'I am concerned' health official says amid Whitehorse COVID-19 outbreak

·4 min read
'The outbreak is linked to youth and adults who are not yet vaccinated,' said Dr. Catherine Elliott, Yukon's acting chief medical officer of health, seen here in March 2020. (Steve Silva/CBC - image credit)
'The outbreak is linked to youth and adults who are not yet vaccinated,' said Dr. Catherine Elliott, Yukon's acting chief medical officer of health, seen here in March 2020. (Steve Silva/CBC - image credit)

Yukon's acting chief medical officer of health has declared a COVID-19 outbreak in Whitehorse, with nine new cases reported since Friday.

Dr. Catherine Elliott, Yukon's acting chief medical officer of health, reported six cases over the weekend and added another three on Monday.

"I am concerned about the outbreak at this point," Elliott said at a news conference Monday morning. She said she would not be surprised to see new cases among high school students in Whitehorse.

The cases announced in recent days were caused by the gamma variant, also known as P.1, according to a Yukon government news release on Sunday.

"The outbreak is linked to youth and adults who are not yet vaccinated. It includes participants at both organized and informal events linked to high school graduation, as well as adults who are socializing in close proximity such as at bars and house parties," reads the news release.

There were 21 active cases in the territory as of Monday, with at least 15 in Whitehorse and three in rural Yukon.

"Any grad-related event, whether formal or informal, socializing in close quarters — bars, restaurants, house parties — these are our exposure announcements," Elliott said on CBC's Yukon Morning on Monday.

"People in those circumstances should be self-monitoring, self-isolate if they get symptoms, and get tested."

She added that anyone who is a contact of a COVID-19 case must isolate for 14 days.

At least six of the new cases are related to the outbreak and all are self-isolating at home, said the release. Elliott said Monday that there had been no further hospitalizations.

"My hope is that the spread has already happened and everyone has started again following the 'safe six', and keeping their distance, isolating when sick … and wearing their masks," Elliott said on Monday morning.

"My concern is that with all the fatigue that we all have with COVID-19, people are finding this hard to do."

Source still unknown

Elliott also said that the source of the latest outbreak is still unknown, but health officials are trying to figure it out.

She also said it's not known how many Yukoners aged 12 to 17 have so far been jabbed. Vaccination clinics for people in that age group began two weeks ago in the territory.

She said the outbreak highlights the importance of getting vaccinated, and also following public health guidelines.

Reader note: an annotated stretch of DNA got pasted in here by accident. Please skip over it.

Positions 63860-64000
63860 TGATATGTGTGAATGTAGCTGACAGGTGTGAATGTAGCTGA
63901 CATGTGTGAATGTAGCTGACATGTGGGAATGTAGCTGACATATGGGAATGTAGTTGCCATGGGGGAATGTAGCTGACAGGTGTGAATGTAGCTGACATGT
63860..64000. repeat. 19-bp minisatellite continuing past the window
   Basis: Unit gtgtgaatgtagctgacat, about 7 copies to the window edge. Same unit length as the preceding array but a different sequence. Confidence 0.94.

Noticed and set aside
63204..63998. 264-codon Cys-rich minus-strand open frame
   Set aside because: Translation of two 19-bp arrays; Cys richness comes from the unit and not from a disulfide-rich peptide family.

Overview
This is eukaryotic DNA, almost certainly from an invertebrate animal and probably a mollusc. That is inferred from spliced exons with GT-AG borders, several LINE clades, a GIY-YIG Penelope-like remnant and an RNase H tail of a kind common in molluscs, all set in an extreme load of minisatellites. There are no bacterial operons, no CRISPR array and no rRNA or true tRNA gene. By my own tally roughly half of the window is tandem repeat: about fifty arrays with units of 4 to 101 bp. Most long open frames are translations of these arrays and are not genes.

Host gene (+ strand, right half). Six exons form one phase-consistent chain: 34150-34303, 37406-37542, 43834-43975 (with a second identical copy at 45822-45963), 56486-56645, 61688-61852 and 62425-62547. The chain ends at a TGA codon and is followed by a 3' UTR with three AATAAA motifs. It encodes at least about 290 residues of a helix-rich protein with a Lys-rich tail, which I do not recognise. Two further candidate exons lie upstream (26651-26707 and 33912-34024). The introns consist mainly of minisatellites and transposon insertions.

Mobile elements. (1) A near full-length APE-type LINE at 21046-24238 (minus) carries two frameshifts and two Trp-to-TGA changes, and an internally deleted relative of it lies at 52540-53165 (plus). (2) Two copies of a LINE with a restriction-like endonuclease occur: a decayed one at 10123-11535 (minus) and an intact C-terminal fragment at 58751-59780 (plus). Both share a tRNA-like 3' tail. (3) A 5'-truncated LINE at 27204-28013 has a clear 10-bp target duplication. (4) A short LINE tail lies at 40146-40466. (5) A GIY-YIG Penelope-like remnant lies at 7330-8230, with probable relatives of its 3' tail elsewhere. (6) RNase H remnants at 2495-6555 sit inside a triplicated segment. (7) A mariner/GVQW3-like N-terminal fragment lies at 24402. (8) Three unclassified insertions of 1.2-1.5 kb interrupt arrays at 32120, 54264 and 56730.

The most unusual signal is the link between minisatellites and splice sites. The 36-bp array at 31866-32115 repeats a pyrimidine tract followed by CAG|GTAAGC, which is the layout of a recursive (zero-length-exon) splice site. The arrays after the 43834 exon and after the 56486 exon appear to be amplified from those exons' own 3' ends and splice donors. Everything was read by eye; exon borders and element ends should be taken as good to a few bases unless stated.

"I think the cautionary tale is, if we let our guard down, COVID-19 is highly transmissible and will spread," she said.

Watch Monday morning's news conference from Dr. Elliott:

The territorial government did not identify the locations of any of the rural cases, but some other governments did.

On Sunday, Kluane First Nation announced what it says is the first confirmed case of COVID-19 in Burwash Landing.

"Our community needs to remain exceptionally vigilant in this time of uncertainty," said the First Nation government in a post on its website. It also said the infected person is isolating.

Also on Sunday, Carcross/Tagish First Nation (C/TFN) announced an unspecified number of cases in Carcross.

"C/TFN is in Level 3 of its COVID-19 Protocol and is closed with essential services only," it said in a post on its website.

Jane Sponagle/CBC
Jane Sponagle/CBC

Dawson City Mayor Wayne Potoroka said on his Facebook page last Thursday that there is a case in his community.

The Trʼondëk Hwëchʼin government, also on Facebook, posted about an exposure notice issued for its main administration building in Dawson City.

No tightening of restrictions at this time

There will be no tightened public health restrictions right now, said Elliott on Monday.

"Our cases are very clearly linked to this outbreak," she said. "If we start seeing a dramatic increase in cases, unlinked cases, or this type of thing, that's a step that we'll certainly consider and we're just not there yet."

On Friday, the Yukon government announced that a student at Porter Creek Secondary School in Whitehorse tested positive for COVID-19, and the school's prom ceremony scheduled for June 12 was cancelled.

Outbreak at Eagle Gold Mine 'under control'

An outbreak declared at Victoria Gold Corporation's Eagle Gold Mine site on June 6 is now "under control," with the majority of cases having recovered, said Elliott.

She said health officials will monitor the situation for another two weeks.

Since the start of the pandemic, there have been 107 cases reported among Yukoners, and two deaths.

The case count includes Yukoners who have been infected and recovered outside of the territory.

According to the Yukon government, as of June 7, 79 per cent of the territory's eligible adult population had had one dose of a COVID-19 vaccine, and 71 per cent has had two.

Our goal is to create a safe and engaging place for users to connect over interests and passions. In order to improve our community experience, we are temporarily suspending article commenting